This is post in my photo journalistic tour of the island of Sal in the Cape Verde group that Family Kiwidutch and Kiwi Best Friend made in 2007.
One day we talk about going to Espargos, the main town, so walk to our hotel reception area, to find a local taxi conveniently parked outside.
Himself does some token price negotiations in broken Portuguese (Espargos from Santa Maria costs us Euro 6,–) and the driver was very pleased even with the “knocked down” price that was agreed so probably we were still charged “tourist price”.
Ah heck we are not being miserly about supporting the local economy… We hop in and head north to Sal’s bigger and only other large population centre.
Espargos is the biggest town on Sal and is situated not too far from the airport, pretty much in the centre of the island. We learn that the name Espargos means “asparagus” and the town got it’s name from the wild asparagus that apparently grew around here.
Since we don’t see asparagus of any sort on any of the menu’s, in any of the shops or at any of the roadside stalls, we ask if there is still asparagus to be found here. The people we talked to said that they didn’t know of any, but there used to be in the past because rainfall was higher then than is it now.
We walk though the town, and I photograph the town square and a colourful church…
There were market stalls on the side of the road. lots of fruit being sold, we watched as an elderly man haggled for a single fish and then saw him buy the smallest bottle of olive oil I have ever seen (about the size of a mini alcohol bottle) … we later passed him walking on the outskirts of town, taking home his evening dinner.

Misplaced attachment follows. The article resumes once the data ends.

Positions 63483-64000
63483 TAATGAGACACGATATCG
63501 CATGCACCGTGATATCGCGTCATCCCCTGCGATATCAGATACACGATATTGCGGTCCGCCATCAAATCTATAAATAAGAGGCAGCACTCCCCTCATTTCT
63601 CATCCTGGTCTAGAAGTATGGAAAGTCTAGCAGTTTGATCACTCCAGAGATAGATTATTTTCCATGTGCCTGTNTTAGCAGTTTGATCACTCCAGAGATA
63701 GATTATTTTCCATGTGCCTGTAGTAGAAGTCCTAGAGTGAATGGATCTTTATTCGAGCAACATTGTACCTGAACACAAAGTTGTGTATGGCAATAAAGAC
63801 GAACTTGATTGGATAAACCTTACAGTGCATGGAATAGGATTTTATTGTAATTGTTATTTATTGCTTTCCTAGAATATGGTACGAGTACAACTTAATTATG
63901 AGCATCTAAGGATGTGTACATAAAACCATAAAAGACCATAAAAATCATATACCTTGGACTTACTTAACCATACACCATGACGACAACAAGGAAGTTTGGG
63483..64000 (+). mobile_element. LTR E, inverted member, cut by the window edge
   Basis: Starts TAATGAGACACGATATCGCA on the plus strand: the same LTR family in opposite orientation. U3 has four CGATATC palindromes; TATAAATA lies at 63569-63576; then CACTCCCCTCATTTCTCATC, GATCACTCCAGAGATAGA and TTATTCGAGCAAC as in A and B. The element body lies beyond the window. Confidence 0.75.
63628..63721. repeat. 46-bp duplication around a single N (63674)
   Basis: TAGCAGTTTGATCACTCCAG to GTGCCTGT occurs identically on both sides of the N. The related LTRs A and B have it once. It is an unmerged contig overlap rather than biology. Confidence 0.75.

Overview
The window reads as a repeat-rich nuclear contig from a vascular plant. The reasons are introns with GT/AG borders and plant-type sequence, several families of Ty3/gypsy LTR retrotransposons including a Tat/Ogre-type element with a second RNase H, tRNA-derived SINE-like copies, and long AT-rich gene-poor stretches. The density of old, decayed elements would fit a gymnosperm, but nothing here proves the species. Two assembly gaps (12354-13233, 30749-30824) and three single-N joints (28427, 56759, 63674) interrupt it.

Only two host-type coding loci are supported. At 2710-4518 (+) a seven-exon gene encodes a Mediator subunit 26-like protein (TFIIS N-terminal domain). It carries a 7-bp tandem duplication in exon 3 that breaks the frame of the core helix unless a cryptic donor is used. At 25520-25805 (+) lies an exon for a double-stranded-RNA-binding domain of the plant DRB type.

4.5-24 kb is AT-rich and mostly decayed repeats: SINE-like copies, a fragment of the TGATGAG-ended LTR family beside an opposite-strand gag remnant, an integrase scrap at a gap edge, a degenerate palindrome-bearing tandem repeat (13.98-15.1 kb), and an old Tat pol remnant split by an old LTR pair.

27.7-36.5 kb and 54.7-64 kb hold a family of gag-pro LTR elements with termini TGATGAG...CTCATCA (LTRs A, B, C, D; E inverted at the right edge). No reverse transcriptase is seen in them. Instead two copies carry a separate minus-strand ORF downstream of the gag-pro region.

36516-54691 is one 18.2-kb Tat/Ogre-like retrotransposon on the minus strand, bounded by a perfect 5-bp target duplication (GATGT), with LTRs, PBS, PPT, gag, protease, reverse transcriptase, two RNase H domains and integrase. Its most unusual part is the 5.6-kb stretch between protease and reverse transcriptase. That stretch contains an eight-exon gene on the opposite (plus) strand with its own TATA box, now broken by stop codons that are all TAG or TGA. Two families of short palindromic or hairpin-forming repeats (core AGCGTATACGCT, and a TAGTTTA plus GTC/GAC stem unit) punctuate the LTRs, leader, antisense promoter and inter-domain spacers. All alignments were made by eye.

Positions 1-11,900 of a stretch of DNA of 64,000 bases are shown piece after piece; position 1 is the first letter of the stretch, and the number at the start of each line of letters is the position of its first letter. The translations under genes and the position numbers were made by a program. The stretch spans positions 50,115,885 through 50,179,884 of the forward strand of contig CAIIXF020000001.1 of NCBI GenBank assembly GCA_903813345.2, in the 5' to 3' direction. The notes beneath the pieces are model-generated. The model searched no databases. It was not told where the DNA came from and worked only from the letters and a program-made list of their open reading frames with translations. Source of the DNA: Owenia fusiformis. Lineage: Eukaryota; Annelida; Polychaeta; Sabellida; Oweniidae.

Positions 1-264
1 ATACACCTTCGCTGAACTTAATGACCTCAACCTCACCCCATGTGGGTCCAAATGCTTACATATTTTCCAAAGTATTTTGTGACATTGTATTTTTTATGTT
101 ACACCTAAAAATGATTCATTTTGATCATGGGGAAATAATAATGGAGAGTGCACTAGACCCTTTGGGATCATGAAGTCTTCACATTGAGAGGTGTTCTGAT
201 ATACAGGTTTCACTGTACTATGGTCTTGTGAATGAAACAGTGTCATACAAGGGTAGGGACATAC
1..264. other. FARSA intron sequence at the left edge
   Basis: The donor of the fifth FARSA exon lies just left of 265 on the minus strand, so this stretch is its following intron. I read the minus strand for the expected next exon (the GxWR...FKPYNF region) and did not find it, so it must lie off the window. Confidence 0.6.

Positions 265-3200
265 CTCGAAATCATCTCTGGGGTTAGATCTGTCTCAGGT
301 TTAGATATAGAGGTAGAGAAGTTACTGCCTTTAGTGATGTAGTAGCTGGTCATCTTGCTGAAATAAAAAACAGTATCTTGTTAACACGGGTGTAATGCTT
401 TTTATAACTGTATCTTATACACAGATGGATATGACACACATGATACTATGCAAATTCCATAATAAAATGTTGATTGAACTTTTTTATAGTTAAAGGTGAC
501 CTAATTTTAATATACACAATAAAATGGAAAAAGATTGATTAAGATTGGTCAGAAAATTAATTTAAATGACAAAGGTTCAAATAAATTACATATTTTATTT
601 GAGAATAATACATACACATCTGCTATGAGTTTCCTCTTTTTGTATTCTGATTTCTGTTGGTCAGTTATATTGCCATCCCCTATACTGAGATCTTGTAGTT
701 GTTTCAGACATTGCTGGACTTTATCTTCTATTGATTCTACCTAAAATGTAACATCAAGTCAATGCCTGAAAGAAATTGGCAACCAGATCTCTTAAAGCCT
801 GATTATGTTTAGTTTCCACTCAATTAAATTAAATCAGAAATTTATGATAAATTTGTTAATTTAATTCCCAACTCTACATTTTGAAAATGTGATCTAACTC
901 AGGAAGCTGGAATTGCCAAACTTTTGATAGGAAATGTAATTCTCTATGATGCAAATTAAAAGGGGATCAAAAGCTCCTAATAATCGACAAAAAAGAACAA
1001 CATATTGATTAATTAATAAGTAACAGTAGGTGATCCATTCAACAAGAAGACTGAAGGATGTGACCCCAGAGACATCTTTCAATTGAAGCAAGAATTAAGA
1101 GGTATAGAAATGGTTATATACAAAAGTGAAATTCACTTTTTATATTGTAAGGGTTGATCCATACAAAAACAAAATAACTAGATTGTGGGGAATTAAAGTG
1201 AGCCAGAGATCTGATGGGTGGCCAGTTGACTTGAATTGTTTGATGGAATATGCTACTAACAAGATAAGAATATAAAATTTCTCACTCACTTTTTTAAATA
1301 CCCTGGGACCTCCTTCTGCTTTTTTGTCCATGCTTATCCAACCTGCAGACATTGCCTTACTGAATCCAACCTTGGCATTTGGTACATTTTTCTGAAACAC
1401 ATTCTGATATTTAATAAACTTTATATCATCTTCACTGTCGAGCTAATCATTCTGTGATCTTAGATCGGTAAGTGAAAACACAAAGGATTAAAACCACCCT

You can’t have an idea of the soul of a country unless you try some less touristic things and do a few things as local people do: for the return journey we decide to travel local style to Santa Maria, so we board an argulia local minibus for public transport (Euro 1,– per person) and make ourselves comfortable. The mini bus already looks full, but no, another half dozen people turn up with a heap of stuff and it appears that they are joining us.
That’s how we come to share cramped conditions with at least five more passengers than this minibus was ever intended for, plus a strange and “fragrant” assortment of food and luggage that got piled into every available space around us.
Every window that still opens is rolled down, and heavily laden to epic proportions, the driver then proceeds to pull out of Espargos with the car radio turned up to a deafening volume.
Little Mr, hater of loud noises at any time, spent the journey back folded into a defensive little ball on my knee with his (and my) hands over his ears. It was stifling hot inside the minibus and very windy as the wind buffeted our faces in the rear of the vehicle, and I was more than a little nervous at times because our driver was exactly like the other drivers we’ve seen here: speed lunatics who apparently fancy themselves as grand prix racers.
This attitude to driving appears to be fueled in part by the existance of a brand spanking new dual carriageway highway that runs for most of the distance between Espargos and Santa Maria. It’s rather errie considering that this mega wide and pristine piece of road runs though a dessert wilderness and seems to be designed to transport thousands of cars rather than the maybe 40 cars we saw whilst we were on it.
Planning for a future population boom? Ok, planning ahead is always good, but with a population of only 8.000 I think it will be decades if not centuries before you see a traffic jam on this highway.
Between the noise of the wind rushing by and eardrum assult of the radio Kiwi Best Friend and I both exit the minivan in Santa Maria with thumping headaches…
Still, we survived, they were friendly and we had asprin. As the old adage goes.. “third class riding is better than first class walking…”